Twelfth. The surveyors at Albany, Pittsburgh, Wheeling, Cincinnati, Louisville, Saint Louis, Nashville, and Natchez, in ten thousand dollars each.
Thirteenth. The surveyors of Boston, New York, Philadelphia, Baltimore, and Charleston, in five thousand dollars each.
Fourteenth. All surveyors not above mentioned, in one thousand dollars each.
Act March 2, 1799, c. 23, § 1, 1 Stat. 705. Act May 10, 1800, c. 49, 2 Stat. 68. Act May 7, 1822, c. 62, § 8, 3 Stat. 684. Act May 7, 1822, c. 107, § 2, 3 Stat. 693. Act Jan. 21, 1829, c. 10, § 1, 4 Stat. 331. Act March 2, 1831, c. 76, § 4, 4 Stat. 476. Act March 2, 1831, c. 87, $$ 1, 5, 4 Stat. 480, 482. Act June 30, 1834, c. 135, § 10, 4 Stat. 716. Act July 7, 1838, c. 169, $ 8, 5 Stat. 267. Act June 4, 1844, c. 39, 5 Stat. 661. Act March 3, 1857, c. 105, 11 Stat. 200. Act March 2, 1867, c. 178, § 1, 14 Stat. 542. Act Feb. 27, 1877, c. 69, § 1, 19 Stat. 245.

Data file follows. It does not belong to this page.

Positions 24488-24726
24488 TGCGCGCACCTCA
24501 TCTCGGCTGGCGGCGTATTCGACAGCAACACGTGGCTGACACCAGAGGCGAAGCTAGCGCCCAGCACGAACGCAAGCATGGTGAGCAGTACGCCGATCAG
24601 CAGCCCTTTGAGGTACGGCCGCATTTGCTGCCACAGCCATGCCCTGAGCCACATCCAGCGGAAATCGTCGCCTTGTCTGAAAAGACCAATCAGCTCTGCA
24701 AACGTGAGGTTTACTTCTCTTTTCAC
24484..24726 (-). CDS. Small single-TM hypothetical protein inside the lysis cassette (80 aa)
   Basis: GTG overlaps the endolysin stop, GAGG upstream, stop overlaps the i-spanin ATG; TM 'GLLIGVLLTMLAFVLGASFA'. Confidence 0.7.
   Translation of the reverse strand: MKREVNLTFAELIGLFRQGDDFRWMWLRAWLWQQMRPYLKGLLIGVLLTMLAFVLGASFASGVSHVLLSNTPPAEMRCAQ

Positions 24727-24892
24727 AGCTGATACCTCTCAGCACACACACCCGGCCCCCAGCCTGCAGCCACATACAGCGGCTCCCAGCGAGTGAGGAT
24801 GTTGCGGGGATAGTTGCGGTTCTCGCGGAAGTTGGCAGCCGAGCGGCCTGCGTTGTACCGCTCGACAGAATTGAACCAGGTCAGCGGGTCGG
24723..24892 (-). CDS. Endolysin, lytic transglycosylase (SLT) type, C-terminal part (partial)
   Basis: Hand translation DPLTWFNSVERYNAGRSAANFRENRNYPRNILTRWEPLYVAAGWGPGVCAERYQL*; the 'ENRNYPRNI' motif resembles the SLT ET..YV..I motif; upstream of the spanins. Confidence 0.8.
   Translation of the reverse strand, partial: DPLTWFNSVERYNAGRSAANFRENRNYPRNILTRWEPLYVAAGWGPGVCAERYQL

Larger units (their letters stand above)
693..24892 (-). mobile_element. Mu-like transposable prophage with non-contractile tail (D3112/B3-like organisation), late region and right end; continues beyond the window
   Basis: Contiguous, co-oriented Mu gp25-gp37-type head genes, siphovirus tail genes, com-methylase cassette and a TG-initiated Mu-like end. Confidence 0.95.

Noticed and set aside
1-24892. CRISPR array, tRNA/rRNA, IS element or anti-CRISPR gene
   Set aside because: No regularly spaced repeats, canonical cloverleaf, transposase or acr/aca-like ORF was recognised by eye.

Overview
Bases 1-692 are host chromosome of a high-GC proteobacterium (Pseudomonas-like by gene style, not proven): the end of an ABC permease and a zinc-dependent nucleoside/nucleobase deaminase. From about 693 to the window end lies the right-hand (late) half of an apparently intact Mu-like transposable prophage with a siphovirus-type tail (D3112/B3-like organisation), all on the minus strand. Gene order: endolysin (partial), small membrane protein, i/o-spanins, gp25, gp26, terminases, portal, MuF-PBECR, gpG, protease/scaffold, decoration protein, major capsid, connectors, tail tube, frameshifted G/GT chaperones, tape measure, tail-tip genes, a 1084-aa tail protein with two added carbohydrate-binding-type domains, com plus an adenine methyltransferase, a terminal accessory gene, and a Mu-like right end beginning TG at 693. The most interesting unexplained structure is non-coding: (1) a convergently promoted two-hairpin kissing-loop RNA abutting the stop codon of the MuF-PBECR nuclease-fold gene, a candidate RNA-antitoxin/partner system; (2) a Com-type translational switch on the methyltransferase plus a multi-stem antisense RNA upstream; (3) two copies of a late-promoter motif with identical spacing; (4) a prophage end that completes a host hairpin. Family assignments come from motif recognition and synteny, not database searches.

This section, as enacted in the Revised Statutes, did not contain the form of the bond. The section was amended by striking out after the words "according to law” the words “under penalty as follows," and by inserting after the said words “according to law” the provisions following, relating to the form of the bond, to the word “First," as set forth here, by Act Feb. 27, 1877, c. 69, § 1, cited above.
Provisions authorizing the President to regulate and increase the sums for which bonds are required of collectors of customs, naval officers and surveyors, were made by R. S. 3639, post, 6638.
The Secretary of the Treasury was authorized to require bond from deputies clothed with powers of collectors by R. S. § 2633, post, $ 5372.